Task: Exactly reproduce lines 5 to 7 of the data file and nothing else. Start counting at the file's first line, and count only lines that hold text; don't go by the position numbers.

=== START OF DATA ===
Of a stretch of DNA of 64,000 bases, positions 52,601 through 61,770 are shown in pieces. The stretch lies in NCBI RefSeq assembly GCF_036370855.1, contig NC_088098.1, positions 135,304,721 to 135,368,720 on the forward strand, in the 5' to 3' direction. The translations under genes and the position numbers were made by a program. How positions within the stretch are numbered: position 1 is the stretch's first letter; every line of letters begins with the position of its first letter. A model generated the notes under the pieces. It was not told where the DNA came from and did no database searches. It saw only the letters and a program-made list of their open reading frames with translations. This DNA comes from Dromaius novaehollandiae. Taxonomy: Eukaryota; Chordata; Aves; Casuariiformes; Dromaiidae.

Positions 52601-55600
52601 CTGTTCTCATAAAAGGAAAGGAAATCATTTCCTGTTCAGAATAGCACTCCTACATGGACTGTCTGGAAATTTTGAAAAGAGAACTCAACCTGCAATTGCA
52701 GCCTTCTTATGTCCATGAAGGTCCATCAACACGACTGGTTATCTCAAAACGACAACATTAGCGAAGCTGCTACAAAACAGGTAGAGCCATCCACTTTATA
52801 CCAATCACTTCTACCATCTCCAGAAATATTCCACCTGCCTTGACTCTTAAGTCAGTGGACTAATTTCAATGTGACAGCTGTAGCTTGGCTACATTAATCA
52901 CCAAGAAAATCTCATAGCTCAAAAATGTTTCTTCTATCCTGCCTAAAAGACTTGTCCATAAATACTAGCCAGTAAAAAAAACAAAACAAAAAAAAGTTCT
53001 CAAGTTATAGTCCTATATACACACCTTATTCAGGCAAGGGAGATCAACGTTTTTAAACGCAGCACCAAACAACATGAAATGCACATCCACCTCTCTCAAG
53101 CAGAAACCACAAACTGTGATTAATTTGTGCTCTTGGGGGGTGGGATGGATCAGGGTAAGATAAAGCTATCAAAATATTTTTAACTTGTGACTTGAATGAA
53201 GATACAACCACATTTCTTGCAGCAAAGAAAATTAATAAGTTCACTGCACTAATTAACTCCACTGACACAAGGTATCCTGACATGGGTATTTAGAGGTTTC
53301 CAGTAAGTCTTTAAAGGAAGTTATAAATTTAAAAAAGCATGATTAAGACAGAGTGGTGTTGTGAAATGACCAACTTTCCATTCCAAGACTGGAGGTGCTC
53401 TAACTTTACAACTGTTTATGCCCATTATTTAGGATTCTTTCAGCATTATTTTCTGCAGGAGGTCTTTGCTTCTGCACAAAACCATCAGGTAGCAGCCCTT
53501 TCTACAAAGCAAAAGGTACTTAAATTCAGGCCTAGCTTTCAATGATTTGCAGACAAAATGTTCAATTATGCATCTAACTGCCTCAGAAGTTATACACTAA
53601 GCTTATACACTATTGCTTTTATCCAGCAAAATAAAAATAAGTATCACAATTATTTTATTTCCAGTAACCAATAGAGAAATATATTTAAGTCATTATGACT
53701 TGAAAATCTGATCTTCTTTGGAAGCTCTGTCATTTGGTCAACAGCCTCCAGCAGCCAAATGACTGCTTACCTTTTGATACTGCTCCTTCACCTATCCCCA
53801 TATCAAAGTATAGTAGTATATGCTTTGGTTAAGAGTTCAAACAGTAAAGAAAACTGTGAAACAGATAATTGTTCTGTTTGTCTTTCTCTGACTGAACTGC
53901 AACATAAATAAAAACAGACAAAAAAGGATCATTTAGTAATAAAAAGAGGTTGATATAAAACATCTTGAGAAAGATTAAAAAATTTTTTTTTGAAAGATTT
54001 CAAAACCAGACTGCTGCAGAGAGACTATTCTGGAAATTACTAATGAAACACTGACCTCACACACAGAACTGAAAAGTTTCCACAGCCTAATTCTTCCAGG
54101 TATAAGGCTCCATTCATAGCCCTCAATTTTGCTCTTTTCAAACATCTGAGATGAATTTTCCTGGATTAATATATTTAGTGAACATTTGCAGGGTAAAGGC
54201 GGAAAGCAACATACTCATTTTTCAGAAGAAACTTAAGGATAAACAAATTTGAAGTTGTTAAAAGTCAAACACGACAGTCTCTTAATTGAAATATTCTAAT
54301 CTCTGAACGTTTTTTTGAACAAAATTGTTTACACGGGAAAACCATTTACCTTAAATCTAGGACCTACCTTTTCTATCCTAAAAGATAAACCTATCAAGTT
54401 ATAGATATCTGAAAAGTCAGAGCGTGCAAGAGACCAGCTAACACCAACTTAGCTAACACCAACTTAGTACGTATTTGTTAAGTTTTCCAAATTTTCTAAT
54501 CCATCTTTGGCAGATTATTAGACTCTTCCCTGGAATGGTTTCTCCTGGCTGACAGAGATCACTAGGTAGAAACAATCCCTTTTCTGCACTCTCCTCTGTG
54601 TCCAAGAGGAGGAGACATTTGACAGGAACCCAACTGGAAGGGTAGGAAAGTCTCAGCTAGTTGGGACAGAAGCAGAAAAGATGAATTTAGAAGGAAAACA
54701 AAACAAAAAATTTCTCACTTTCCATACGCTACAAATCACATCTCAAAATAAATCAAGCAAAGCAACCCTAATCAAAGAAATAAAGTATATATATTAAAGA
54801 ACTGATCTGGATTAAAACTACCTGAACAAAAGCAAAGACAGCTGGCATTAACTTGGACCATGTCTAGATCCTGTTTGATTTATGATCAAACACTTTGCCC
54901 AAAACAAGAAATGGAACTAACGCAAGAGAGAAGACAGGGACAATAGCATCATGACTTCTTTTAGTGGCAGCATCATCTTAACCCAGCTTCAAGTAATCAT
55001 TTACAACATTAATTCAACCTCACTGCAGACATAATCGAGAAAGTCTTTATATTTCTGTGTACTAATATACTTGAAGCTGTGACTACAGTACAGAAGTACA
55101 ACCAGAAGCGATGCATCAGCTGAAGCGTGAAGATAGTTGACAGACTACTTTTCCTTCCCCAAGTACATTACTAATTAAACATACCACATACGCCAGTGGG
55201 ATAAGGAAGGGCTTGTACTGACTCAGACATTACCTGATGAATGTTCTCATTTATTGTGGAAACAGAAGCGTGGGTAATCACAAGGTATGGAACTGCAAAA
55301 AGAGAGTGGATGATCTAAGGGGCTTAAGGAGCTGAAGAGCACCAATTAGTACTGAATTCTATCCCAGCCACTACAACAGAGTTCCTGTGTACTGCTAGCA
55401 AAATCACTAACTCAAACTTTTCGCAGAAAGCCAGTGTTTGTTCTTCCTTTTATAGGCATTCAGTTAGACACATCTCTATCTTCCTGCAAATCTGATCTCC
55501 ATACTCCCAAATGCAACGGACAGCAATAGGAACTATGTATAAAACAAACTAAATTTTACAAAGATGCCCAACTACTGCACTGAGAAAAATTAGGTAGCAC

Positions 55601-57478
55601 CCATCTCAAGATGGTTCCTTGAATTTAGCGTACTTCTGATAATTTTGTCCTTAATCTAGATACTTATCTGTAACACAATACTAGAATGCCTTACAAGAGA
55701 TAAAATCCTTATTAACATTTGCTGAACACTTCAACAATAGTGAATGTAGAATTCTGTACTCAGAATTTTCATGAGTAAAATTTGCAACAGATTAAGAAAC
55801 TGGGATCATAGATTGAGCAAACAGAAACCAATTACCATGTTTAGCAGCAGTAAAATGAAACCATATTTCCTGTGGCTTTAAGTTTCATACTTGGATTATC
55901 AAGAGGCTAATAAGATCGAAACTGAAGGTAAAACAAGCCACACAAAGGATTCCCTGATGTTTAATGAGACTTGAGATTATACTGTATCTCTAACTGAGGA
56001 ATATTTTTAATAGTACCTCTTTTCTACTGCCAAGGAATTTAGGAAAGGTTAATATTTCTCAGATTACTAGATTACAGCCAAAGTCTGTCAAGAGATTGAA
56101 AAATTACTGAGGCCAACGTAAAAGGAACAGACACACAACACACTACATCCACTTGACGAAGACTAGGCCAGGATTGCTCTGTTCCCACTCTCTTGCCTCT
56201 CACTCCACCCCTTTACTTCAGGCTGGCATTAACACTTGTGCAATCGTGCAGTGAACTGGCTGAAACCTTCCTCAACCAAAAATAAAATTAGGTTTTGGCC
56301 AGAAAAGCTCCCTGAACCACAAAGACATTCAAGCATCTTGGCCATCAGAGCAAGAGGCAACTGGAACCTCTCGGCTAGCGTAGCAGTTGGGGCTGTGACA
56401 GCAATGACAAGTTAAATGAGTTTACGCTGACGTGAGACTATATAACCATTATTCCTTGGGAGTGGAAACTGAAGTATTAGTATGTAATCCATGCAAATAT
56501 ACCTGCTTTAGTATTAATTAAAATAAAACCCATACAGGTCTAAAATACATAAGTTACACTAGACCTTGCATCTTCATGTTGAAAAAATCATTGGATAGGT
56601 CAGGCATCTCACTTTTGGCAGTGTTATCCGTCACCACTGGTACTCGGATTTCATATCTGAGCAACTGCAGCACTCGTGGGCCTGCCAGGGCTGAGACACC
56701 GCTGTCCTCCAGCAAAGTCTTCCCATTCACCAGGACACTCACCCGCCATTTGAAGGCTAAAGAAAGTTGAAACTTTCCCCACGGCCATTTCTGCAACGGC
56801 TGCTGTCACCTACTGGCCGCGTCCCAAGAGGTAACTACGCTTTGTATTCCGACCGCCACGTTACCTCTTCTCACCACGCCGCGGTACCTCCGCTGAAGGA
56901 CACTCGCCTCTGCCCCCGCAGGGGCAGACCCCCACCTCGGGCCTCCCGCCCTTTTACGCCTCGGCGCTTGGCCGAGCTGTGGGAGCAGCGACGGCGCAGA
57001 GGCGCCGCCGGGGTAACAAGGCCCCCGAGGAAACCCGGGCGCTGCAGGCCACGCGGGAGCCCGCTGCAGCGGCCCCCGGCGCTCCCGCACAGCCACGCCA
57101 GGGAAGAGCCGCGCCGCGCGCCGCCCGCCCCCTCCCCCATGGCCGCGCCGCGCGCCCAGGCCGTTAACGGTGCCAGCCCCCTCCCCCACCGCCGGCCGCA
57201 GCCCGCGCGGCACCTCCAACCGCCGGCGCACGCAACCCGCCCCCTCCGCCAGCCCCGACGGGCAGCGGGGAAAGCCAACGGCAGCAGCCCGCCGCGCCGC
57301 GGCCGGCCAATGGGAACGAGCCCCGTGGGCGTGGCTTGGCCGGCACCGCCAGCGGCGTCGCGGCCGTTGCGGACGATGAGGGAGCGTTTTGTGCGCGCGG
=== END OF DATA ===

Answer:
52801 CCAATCACTTCTACCATCTCCAGAAATATTCCACCTGCCTTGACTCTTAAGTCAGTGGACTAATTTCAATGTGACAGCTGTAGCTTGGCTACATTAATCA
52901 CCAAGAAAATCTCATAGCTCAAAAATGTTTCTTCTATCCTGCCTAAAAGACTTGTCCATAAATACTAGCCAGTAAAAAAAACAAAACAAAAAAAAGTTCT
53001 CAAGTTATAGTCCTATATACACACCTTATTCAGGCAAGGGAGATCAACGTTTTTAAACGCAGCACCAAACAACATGAAATGCACATCCACCTCTCTCAAG